AS a property owner, I would love to see prices continue to escalate (albeit in a more realistic manner). But I am also a potential buyer because property is now one of the safer investments. So as a potential buyer, I am glad to see that the government making this move. In a 'guided' economy like Singapore, it is definitely the right message at the right time. But we have also seen that it has not tamed the raging bull.

Not unexpectedly, we see the media roped in to accentuate the message. The press has listed the average loss that buyers of luxury apartments suffered. The teacher has taken out the cane and whacked it on the table. He's got our attention and we know his intentions. But like my old classmates in ACS, many will still be itching to test the limit.

R Dhinakaran, Managing Director, Jay Gee Enterprises Pte Ltd
THE high volatility and frequent swings in Singapore's property market is perhaps a combined function of its small land mass, present high liquidity in the market and rampant speculative behaviour.

While demand and supply in its own course can correct much of these anomalies in a fairly large market, the scarce land resource buoyed by speculative interests often leads to a panic situation among genuine buyers.

The recent announcement is aimed to make buyers think on their longer-term financial liabilities than to look at property as short-term investment.

While it is definitely a step in the right direction, it addresses the speculative behaviour only partially. Similar to the stock market, a more elaborate framework to desist 'insider trading' and conflict of interest would help in further limiting speculation.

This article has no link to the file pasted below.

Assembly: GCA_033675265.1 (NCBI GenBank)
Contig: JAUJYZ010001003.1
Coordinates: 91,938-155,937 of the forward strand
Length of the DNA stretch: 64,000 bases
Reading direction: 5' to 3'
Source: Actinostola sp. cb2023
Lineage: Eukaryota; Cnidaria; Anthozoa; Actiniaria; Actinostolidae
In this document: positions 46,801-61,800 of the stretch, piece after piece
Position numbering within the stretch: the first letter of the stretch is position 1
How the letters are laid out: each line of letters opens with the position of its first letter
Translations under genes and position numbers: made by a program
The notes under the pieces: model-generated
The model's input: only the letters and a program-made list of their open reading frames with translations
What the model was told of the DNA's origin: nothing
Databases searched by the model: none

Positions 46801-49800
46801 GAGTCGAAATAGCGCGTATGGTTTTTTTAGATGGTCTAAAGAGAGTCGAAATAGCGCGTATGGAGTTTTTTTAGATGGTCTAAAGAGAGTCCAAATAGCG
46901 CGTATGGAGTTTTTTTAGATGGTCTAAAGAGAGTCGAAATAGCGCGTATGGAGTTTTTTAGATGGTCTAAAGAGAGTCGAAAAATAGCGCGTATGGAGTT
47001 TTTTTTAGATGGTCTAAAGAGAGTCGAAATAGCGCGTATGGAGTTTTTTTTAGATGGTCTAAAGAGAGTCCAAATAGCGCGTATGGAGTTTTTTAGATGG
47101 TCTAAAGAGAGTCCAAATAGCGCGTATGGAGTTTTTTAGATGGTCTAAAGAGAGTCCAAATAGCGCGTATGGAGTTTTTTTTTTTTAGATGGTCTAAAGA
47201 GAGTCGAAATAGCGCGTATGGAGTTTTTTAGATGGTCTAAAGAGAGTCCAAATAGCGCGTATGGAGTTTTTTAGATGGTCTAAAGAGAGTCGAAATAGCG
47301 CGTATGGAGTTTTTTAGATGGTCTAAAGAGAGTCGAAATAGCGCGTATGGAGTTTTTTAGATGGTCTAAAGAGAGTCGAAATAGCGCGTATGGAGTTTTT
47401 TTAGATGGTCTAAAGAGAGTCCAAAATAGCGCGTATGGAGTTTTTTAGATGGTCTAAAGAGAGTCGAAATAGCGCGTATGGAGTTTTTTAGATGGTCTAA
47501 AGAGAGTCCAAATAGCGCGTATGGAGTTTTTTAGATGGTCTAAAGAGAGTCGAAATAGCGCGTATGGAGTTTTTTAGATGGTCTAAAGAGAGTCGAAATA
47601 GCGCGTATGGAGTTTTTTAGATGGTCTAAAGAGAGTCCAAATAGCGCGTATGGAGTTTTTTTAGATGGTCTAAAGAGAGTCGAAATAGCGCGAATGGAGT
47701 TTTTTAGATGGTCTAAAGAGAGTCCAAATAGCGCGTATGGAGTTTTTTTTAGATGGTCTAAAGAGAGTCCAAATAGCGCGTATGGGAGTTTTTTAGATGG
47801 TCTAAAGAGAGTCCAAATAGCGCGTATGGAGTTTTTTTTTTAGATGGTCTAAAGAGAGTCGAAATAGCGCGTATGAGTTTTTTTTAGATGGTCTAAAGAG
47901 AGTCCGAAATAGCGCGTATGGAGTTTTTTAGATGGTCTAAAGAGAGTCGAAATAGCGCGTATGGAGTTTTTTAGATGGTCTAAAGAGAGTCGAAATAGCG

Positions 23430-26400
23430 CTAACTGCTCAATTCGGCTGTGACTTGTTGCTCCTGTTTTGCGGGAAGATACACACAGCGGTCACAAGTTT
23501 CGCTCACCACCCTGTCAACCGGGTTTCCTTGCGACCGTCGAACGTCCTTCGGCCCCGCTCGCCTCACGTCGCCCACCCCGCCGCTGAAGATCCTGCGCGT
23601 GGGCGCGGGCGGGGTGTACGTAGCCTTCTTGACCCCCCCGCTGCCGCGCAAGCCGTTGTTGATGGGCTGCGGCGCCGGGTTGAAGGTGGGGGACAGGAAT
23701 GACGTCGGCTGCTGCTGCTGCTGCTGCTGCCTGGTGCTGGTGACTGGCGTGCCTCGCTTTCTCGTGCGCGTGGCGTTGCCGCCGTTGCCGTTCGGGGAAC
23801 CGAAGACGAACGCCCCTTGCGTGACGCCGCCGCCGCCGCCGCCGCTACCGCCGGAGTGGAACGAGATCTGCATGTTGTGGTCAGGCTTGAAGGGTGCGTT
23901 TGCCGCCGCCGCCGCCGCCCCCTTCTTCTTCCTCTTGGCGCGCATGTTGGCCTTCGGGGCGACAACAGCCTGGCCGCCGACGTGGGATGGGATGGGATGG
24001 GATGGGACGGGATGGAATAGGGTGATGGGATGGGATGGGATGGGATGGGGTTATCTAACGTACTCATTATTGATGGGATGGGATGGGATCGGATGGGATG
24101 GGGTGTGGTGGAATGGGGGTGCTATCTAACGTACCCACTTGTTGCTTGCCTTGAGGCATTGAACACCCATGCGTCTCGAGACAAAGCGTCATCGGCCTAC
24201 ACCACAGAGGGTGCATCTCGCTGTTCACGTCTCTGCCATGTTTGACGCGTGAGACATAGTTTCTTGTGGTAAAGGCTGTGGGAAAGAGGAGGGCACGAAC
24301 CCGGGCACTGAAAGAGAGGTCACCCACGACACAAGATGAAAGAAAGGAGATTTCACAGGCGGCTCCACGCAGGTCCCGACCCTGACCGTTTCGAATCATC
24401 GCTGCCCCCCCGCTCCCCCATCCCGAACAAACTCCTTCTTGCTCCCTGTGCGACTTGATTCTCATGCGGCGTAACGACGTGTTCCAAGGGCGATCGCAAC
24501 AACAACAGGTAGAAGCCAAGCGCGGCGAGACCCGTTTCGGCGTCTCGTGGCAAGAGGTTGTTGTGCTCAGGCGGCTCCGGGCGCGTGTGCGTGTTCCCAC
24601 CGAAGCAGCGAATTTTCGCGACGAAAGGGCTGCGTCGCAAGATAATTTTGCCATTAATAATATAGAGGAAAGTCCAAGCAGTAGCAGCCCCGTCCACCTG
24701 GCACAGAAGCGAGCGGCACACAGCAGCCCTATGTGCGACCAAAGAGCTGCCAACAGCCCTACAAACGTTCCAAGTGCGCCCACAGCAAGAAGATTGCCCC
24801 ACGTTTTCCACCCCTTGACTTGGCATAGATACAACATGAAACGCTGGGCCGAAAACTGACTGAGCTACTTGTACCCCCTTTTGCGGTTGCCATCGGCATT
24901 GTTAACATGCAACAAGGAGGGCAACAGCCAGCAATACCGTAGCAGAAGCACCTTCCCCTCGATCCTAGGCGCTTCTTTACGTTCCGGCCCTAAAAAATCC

Additional taxes on gains made from frequent speculative trading activities will help in curbing this behaviour to some extent.

Deb Dutta, Vice-President, Asia-Pacific, Brocade
IN the near term, these measures will cool off rising property prices. However, when the property market takes a beating, these same measures will be relaxed again to encourage existing home owners to upgrade and new owners to buy. Within a year since the financial market meltdown, this is the second time that the government has proposed mitigating measures to regulate the property market.

Increasing land supply means more property developments in the pipeline and therefore more jobs. All these are good. However, Singapore is just one small island with a finite supply of land. Land reclamation is one way to increase land area while urban renewal is another to clear out the old buildings for taller and swankier-looking high-rise residences, at the expense of heritage and nature conservation.

The government may like to take a step back and revisit the property market from both genuine home owners and investors' view points, so that a longer-term and more sustainable measure that works for both groups of buyers can be put in place.

David Low, CEO, Futuristic Store Fixtures Pte Ltd